Co-Teaching as a Form of Co-Design for Educational Technology

Educational Technology

Collaborators Monash University

Abstract

We propose co-teaching as a novel form of co-design practice, using the TPACK model to guide our reflections.

Method

We describe a two year longitudinal Co-Teaching project resulting in the development and use of three digital designs for the classroom.

Takeaways

We suggest that co-teaching as a form of co-design practice offers a way to move teachers from passive adopters of technology to active participants in the design and integration of educational technologies.

Educational technologies offer benefits in the classroom but there are barriers to their successful integration, including teachers’ pedagogical beliefs and their skills and experience.

Participatory Design (PD) approaches offer one way in which teachers can be directly involved in the design of classroom technologies, however PD processes alone fail to address the challenges of integrating technology within existing practices. In this paper we propose co-teaching as a novel form of co-design practice.

We describe a two year longitudinal Co-Teaching project resulting in the development and use of three digital designs for the classroom. Using the Technological Pedagogical Content Knowledge (TPACK) model to guide our reflections we offer insights into the ways that co-teaching can support the design and integration of educational technologies.

We suggest that co-teaching as a form of co-design practice offers a way to move teachers from passive adopters of technology to active participants in the design and integration of educational technologies.

Co-teaching method

Co-teaching, through its embedded and situated approach to design and evaluation, offers the potential to reduce some of the known tensions within co-design practices in the classroom. It offers a method of design practice specifically for use in the educational technology field and as such is a suitable method to consider the unique challenges of designing technology for the classroom.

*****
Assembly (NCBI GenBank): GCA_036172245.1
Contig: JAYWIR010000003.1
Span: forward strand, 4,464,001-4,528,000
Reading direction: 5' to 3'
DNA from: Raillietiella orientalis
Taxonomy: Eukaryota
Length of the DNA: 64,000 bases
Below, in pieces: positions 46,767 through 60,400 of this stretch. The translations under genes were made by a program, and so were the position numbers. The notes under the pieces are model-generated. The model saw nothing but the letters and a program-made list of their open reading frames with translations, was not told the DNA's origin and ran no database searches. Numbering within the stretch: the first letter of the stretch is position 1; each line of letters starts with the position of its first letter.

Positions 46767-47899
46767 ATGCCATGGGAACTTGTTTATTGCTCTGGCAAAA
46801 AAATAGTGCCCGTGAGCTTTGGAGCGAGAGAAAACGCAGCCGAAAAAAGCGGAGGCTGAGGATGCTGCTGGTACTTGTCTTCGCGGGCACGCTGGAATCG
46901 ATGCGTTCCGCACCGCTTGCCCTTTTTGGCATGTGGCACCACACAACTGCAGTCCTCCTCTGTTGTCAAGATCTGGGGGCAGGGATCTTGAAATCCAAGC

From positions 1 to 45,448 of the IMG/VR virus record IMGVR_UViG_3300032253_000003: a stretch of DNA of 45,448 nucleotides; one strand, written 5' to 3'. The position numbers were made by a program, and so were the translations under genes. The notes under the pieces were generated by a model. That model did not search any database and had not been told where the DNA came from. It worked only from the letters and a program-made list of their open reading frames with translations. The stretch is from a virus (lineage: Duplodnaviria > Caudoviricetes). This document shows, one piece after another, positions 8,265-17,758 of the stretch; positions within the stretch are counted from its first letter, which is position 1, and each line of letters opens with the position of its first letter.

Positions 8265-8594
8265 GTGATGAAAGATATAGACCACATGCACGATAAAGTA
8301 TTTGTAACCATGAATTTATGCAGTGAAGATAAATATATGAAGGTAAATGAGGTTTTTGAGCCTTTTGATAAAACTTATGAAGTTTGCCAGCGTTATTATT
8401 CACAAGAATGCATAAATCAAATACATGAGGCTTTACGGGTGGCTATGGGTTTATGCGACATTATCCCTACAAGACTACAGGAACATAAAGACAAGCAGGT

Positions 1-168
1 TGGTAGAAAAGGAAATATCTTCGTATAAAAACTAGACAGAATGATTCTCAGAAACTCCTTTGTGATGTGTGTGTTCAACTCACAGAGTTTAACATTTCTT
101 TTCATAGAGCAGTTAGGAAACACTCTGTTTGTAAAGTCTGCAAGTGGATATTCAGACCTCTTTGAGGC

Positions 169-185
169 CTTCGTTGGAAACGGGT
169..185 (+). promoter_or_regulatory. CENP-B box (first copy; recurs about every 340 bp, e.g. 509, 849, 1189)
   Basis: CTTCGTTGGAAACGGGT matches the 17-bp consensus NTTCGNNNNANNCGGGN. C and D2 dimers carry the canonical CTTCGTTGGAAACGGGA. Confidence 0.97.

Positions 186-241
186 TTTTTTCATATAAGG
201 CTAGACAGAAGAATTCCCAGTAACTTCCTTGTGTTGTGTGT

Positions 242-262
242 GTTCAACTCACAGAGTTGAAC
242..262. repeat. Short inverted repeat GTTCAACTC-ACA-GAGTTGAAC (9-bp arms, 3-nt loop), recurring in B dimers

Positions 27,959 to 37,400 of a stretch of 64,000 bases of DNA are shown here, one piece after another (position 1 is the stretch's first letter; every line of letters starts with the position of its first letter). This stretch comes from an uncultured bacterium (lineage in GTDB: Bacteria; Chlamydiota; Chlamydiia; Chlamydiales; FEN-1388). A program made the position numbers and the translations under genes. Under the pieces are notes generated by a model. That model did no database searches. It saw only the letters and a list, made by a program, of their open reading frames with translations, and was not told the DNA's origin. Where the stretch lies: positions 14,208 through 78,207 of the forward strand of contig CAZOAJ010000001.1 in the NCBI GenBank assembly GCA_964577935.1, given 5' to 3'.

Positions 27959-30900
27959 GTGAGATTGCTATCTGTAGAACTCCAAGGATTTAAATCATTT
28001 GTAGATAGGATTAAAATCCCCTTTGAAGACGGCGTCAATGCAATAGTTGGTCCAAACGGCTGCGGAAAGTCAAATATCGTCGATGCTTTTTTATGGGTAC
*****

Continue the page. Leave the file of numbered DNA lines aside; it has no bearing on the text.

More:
Alongside ensuring teachers remain active in the design process, we suggest it also offers a potential way of supporting the development of teachers’ (and arguably designers’) TPACK, something known to support integration of educational technology in the classroom.

The joint aim of the research project was specifically to explore ways in which technology could be used to support the delivery of one unit of a Level 2 BTEC qualification 1. This unit required students to plan and deliver a ‘music product’, in this case a live music gig for a professional Band. This encompasses students’ understanding all aspects of running live music performances from how to book artists, to how to mix sound in a live performance as well as how to operate stage lighting and organize the front of house.

Addressing the technological and social barriers to technology adoption

As part of the project, and as a result of the co-teaching, three digital tools were designed in response to particular challenges faced by the teacher in enacting her intended pedagogies. The three tools were, a socio-digital orchestration tool, a learning analytics tool, and a set of lighting proxies.

Using the digital technology tools supported the teacher’s enactment of the project allowing her to develop her confidence with technology and therefore its use in the classroom. Although not all three digital tools were integrated into her practice, she demonstrated much more willingness to experiment with technology in her practices going forward after the end of the project

We describe that co-teaching ultimately led to more pedagogically aligned and context-centered technology designs, while also expanding the teacher’s technological, and technological-content knowledge.

In doing so we demonstrated how co-teaching led to an evidenced change in the teacher’s attitudes and beliefs, describing how co-teaching as a design practice can result in reciprocal alignment between the codesigned educational technology and teachers’ attitudes and beliefs, thus addressing the technological and social barriers to technology adoption in the classroom.

Publications

Participatory Design Goes to School: Co-Teaching as a Form of Co-Design for Educational Technology

  1. Nicholson R
  2. Bartindale T
  3. Kharrufa A
  4. Kirk D
  5. Walker-Gleaves C

2022CHI Conference on Human Factors in Computing Systems (CHI ’22)